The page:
Shooting Guard: Kobe Bryant / J.R. Smith

    Small Forward: Metta World Peace / Landry Fields / Steve Novak

    Power Forward: Amare Stoudemire / Lamar Odom

    Center: Tyson Chandler / Marcus Camby / Josh Harrelson

     

    The above lineup, simply put, is deeper, younger and flat-out better than the current Lakers lineup and certainly far better than a Lakers lineup would be if the team decides to build around Andrew Bynum and proceed with a youth movement.

    The above starting five is arguably slightly better than what the Lakers currently possess, while the above bench is light years better than the current Lakers' bench mob. In fact, the above Knicks second unit would make for a better starting five than many NBA teams currently have and could make a playoff run themselves. And as the Spurs and Pacers proved in this year's playoffs, a dynamic bench can make the difference between a deep playoff run and missing the playoffs entirely.

    With the Lakers having just been eliminated from the playoffs in the second round for the second straight year and with the Carmelo Anthony and Amar'e Stoudemire tandem proving to be anything but an offensive or defensive juggernaut for the Knicks, now may be the perfect time for the Knicks to trade Carmelo Anthony (along with Toney Douglas and Jerome Jordan) to the Lakers and bring the Black Mamba to New York.

    Kobe Bryant, King of New York has a nice "ring" to it, don't you think?

Reason 5: To Eclipse Michael Jordan as the NBA G.O.A.T. (Greatest of All Time)

5 of 5

    For most NBA fans, let alone Chicago Bulls fans, who were able to watch Michael Jeffrey Jordan's career play out, it may be unthinkable to even imagine that Kobe Bean Bryant will ever supersede Jordan as the greatest of all time or G.O.A.T.

    However, to many fans who were able to watch Wilt Chamberlain's, Bill Russell's or Kareem Abdul-Jabaar's careers play out, they may in fact consider it ridiculous to consider Jordan as "greater" than any of those three players.

    Compiling a list of the greatest players in NBA history is similar to compiling a list of the greatest Hollywood actors. Everyone seems to have a different favorite, a different criteria for judging greatness and a different bias by which they interpret the data relating to the discussion.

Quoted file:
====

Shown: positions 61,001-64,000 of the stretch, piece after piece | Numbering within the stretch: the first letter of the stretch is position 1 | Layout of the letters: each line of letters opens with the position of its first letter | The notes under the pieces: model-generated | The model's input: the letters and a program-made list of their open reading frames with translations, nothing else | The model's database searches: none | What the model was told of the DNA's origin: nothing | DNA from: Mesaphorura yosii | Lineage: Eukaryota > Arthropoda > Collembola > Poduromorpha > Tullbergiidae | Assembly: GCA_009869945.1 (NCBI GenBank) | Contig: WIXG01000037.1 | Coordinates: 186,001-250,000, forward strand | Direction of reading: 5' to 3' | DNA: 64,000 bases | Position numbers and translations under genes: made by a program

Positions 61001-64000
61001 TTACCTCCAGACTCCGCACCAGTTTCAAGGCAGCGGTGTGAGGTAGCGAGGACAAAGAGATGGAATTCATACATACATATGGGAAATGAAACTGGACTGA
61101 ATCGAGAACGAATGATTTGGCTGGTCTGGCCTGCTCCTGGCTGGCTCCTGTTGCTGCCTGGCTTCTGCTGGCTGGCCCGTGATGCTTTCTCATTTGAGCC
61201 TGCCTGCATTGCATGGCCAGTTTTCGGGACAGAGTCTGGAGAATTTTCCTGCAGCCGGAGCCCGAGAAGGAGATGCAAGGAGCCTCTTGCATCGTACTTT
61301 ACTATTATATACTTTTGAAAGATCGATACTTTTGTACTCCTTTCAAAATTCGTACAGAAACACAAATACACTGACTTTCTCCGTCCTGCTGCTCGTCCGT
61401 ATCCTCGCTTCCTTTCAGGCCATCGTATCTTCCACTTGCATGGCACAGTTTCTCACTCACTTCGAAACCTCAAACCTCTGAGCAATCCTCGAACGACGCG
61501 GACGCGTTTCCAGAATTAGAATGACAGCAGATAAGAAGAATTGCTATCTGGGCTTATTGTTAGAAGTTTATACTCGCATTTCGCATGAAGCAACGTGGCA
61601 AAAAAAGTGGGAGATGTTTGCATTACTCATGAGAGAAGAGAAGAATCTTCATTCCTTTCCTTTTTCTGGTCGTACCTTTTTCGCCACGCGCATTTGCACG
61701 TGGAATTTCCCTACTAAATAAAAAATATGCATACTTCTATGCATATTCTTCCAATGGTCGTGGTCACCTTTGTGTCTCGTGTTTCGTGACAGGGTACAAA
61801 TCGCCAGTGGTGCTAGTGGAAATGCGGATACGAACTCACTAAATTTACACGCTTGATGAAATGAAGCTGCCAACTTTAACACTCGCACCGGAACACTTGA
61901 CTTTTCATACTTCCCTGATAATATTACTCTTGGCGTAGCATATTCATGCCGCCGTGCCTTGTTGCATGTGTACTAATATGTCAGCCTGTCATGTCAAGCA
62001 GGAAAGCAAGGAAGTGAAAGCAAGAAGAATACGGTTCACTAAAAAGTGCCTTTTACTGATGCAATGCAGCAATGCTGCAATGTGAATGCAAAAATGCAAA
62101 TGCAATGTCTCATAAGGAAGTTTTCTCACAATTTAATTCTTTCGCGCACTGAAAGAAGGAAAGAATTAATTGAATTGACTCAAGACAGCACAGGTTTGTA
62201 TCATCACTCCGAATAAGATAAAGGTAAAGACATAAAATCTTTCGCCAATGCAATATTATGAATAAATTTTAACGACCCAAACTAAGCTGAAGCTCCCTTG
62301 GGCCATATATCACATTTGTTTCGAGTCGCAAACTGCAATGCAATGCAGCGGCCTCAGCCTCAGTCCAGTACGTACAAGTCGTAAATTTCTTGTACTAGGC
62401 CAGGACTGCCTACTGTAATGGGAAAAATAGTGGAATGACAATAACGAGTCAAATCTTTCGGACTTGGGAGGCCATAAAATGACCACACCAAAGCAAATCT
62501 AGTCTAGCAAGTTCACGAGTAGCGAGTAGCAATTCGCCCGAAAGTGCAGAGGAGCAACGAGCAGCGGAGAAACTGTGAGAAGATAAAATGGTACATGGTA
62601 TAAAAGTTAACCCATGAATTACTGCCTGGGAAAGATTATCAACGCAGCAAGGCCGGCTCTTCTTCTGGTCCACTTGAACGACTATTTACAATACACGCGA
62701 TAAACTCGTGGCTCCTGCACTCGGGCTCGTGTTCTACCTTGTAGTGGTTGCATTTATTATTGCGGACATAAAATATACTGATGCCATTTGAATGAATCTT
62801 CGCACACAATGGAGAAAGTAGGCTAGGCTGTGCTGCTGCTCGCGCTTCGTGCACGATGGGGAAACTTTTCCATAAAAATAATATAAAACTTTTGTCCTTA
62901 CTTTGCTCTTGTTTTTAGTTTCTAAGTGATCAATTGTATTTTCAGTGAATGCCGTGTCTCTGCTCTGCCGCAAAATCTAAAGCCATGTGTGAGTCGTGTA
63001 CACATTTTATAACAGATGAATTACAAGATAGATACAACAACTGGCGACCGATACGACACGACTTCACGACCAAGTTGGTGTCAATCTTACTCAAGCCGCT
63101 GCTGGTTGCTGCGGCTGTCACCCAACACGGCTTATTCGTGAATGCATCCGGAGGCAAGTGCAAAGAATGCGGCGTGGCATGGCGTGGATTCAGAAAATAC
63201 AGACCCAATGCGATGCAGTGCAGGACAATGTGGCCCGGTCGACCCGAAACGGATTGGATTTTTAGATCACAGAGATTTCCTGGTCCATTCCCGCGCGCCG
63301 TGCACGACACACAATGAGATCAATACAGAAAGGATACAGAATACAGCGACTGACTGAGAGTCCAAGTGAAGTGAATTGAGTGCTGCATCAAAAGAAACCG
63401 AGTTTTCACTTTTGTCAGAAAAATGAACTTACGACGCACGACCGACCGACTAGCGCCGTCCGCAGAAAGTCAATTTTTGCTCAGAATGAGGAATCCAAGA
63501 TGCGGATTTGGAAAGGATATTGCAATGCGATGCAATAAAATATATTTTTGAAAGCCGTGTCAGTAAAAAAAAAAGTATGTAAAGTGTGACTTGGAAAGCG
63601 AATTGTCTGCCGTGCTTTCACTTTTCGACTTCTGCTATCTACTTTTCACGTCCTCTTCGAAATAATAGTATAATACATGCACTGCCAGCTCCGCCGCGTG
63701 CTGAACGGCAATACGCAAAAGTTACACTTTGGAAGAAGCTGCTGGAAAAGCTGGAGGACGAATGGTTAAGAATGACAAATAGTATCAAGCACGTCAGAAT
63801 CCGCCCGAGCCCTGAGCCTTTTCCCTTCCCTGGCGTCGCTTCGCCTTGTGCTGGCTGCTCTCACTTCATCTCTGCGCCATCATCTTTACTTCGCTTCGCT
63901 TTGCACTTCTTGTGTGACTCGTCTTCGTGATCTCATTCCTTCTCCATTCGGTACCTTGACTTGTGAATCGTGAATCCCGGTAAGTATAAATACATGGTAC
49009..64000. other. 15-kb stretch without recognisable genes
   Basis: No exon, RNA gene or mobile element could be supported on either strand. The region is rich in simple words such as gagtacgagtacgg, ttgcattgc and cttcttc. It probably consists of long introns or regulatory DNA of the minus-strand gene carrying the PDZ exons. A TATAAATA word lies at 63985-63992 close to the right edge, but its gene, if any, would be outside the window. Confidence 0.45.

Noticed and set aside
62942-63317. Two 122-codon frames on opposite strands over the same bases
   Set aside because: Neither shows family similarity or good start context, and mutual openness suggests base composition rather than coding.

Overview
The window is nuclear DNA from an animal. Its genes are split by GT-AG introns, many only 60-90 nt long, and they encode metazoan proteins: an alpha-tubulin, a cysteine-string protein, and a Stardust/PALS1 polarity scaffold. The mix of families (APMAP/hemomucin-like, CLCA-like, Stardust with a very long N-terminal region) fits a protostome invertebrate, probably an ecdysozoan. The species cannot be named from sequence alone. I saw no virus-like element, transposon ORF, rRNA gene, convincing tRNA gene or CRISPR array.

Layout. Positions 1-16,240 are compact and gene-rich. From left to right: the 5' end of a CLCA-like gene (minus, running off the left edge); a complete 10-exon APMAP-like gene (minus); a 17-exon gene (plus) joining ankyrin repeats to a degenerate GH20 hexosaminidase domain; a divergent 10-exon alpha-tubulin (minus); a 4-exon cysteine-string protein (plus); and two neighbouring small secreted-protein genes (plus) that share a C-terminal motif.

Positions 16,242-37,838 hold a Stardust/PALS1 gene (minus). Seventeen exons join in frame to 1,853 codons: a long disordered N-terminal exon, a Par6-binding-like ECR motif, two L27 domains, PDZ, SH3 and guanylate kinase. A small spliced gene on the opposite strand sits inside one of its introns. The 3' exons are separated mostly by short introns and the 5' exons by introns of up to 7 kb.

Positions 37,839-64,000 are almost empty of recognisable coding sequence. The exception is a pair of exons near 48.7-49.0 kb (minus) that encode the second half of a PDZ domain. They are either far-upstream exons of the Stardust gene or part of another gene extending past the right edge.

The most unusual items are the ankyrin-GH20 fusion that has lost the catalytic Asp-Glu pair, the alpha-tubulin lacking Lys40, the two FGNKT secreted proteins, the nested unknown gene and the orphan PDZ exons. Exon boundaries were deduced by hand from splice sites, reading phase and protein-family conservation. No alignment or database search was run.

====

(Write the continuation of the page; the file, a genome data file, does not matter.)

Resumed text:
Kobe Bryant realizes this and has often said it is enough for him to simply be mentioned in the discussion of all-time greats with players such as Jordan, Chamberlain, Russell and Abdul-Jabaar. However, Bryant still desires to be regarded as the G.O.A.T. and knows that for him to be considered such more often than not, he will have to outperform and accomplish more than Jordan, more so than any other player.

    Michael Jordan is the measuring stick for Kobe Bryant's pursuit of greatness. Jordan is the mythical man sitting on top of the mountain that Kobe Bryant needs to knock off in his dogged pursuit to scale that mountain and indomitable desire to become king of that mountain.

    No matter what Kobe Bryant does or accomplishes there may always still be fans that regard him as inferior to Jordan. However, Bryant also understands that if he wins a seventh NBA title and retires with better career stats than Jordan, there will still be a large portion, and perhaps, even a majority that will consider him the true G.O.A.T.

    The fact of the matter is that by the time Kobe Bryant retires from the game of basketball, he will almost assuredly have more career regular season, All-Star and playoff points, rebounds, assists and wins than Michael Jordan.

    Read that last sentence again, and when you finish pondering the massive importance of such an awesome feat being accomplished by the Kobester, fix your eyes upon the career regular-season, All-Star and playoff: point, rebound and assist totals as well as conference and NBA titles of both Jordan and Bryant at 33 years of age—the age Kobe was when his 2011-12 season ended.

    Career Stats at the age of 33 (Kobe's current age):

     

    Regular-Season Points:          Kobe: 29,484 * Jordan: 24,489 

    Playoff Points:                        Kobe: 5,560 * Jordan: 4,717

    Regular-Season Assists:         Kobe: 5,418 * Jordan: 4,377 

    Playoff Assists:                        Kobe: 1,035 * Jordan: 857

    Regular-Season Rebounds:    Kobe: 6,142 * Jordan: 4,879 

    Playoff Rebounds:                   Kobe: 1,106 * Jordan: 895 

    Conference Championships:   Kobe: seven * Jordan: four 

    NBA Titles:                              Kobe: five * Jordan: four 

     

    The simple truth is that Kobe Bryant is on pace to not just best, but obliterate Michael Jordan's career numbers and that as long as he can win a sixth or especially a seventh NBA championship, he should take his rightful place atop the list of NBA legends as the true G.O.A.T.